Stem-cell therapy is the future of anti-aging medicine.
It has the potential to cure chronic diseases and ailments we once accepted as a natural part of the aging process – including cancer, heart and lung disease, diabetes and joint pain.
But stem-cell therapy not only aids degenerative and debilitating conditions. It also has the power to rejuvenate your skin and can restore youthful contours to your face.
Most people have heard of stem-cell therapy, but few know what’s really involved.
And it’s pretty simple…
You’re born with a reserve of “replacement cells,” called stem cells. Your body can use these cells to replace any kind of cell that’s damaged, old or dying. New stem cells can also bolster your immune system to fight all the chronic diseases of aging.
You have plenty of stem cells in your body when you’re young. But you lose them as you age.
Through stem-cell therapy, you can activate your own stem cells to heal and regenerate your tissue or organs. These turn the adult stem cells in your body into a powerful anti-aging weapon that fights disease.
Stem-cell therapy hasn’t hit the mainstream yet. But there are natural methods to “jump start” your stem cells’ healing power that you can start right away…
- The first step is to eat whole, organic food. Processed foods are filled with artificial chemicals that can damage the genetic programming of your stem cells.
To give your body the healthy nutrients it needs, your diet should contain proteins from grass-fed beef, wild-caught fish and eggs from free-range chickens; organic fruits and vegetables; nuts and seeds, including walnuts, almonds, flax seeds and pumpkin seeds.
- Add a vitamin C supplement to your diet. Scientists at New York University found that vitamin C improved the efficiency of the process for creating new stem cells by 100-fold.1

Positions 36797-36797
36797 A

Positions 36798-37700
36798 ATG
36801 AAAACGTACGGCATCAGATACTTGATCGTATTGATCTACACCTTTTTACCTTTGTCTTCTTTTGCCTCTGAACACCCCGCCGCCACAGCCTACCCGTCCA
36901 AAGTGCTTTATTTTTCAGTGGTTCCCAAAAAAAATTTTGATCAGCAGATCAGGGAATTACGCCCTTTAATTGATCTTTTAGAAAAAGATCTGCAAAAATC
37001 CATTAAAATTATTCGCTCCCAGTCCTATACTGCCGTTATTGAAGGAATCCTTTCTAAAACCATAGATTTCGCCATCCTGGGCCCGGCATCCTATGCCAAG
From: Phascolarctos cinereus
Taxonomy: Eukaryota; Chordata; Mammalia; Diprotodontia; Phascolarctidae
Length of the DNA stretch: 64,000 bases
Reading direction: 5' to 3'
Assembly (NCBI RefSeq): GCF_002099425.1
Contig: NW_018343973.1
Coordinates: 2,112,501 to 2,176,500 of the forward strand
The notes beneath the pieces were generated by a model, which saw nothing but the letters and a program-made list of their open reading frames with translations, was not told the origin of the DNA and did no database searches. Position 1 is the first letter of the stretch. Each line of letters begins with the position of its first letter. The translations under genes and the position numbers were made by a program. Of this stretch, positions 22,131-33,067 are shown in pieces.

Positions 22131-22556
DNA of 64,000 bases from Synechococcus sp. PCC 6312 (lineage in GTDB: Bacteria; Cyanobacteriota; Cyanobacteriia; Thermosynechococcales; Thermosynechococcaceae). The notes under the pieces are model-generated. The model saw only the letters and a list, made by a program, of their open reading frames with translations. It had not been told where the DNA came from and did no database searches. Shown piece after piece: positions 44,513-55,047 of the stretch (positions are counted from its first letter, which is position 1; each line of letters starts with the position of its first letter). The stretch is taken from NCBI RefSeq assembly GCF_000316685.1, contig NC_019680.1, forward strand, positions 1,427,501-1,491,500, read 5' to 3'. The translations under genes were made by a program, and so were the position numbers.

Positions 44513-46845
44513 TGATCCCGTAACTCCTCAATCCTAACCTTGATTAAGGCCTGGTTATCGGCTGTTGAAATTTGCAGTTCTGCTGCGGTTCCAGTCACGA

Raising the level of vitamin C in your cells also slows down the shortening of telomeres up to 62%.2
- Telomeres are the tiny strands of DNA at the end of each chromosome. Longer telomeres equal a longer, healthier life. I recommend getting up to 3,000 mg of vitamin C per day in divided doses.
- If you’re using conventional vitamin C supplements, start with 1,000 mg in the morning. Then take two more doses with lunch and dinner. If you experience gastric upset, take less with each meal.
- To avoid an upset stomach and increase absorption, try the “lypospheric” form of vitamin C. This new technology wraps the vitamin in a thin layer of fat that shuttles it through your digestive tract and straight to your cells.
- Practice PACE: You can ramp up your stem-cell activity through vigorous exercise four to five times per week. My PACE program is a great fit, as it helps you progressively increase your heart and lung capacity even if you’re currently out of shape. Research shows that exercise like PACE can increase the number of master stem cells in your body.3 Plus, scientists at the Salk Institute in California discovered exercise triggered regeneration of neural stem cells in the hippocampus. That’s the part of your brain in charge of long-term memory. 4
By following these simple steps, you can start using the disease-preventing power of your stem cells in order to look, feel and be biologically younger today.
To Your Good Health,
Al Sears, MD
1. Esteban, M. A., Wang, T., Qin, B., Yang, J., Qin, D., Cai, J., Li, W., Weng, Z., Chen, J., Ni, S., Chen, K., Li, Y., Liu, X., Xu, J., Zhang, S., Li, F., He, W., Labuda, K., Song,Y., Peterbauer, A., Wolbank, S., Redl, H., Zhong, M., Cai, D., Zeng, L., and D. Pei. 2010. Vitamin C Enhances the Generation of Mouse and Human Induced Pluripotent Stem Cells. Cell Stem Cell, 6:71-9.
2. Furumoto K. et al. “Age-dependent telomere shortening is slowed down by enrichment of intracellular vitamin C via suppression of oxidative stress.” Life Science 1998, vol. 63, no. 11 pp. 935-48.
3. Macaluso, FKH Myburgh (2012) Current evidence that exercise can increase the number of adult stem cells. Journal of muscle research and cell motility. 33:3-4:187-98.
4. Kempermann, G., et al, “Activity-dependent regulation of neuronal plasticity and self-repair,” Progress in Brain Research. 2000; 127: 35-48.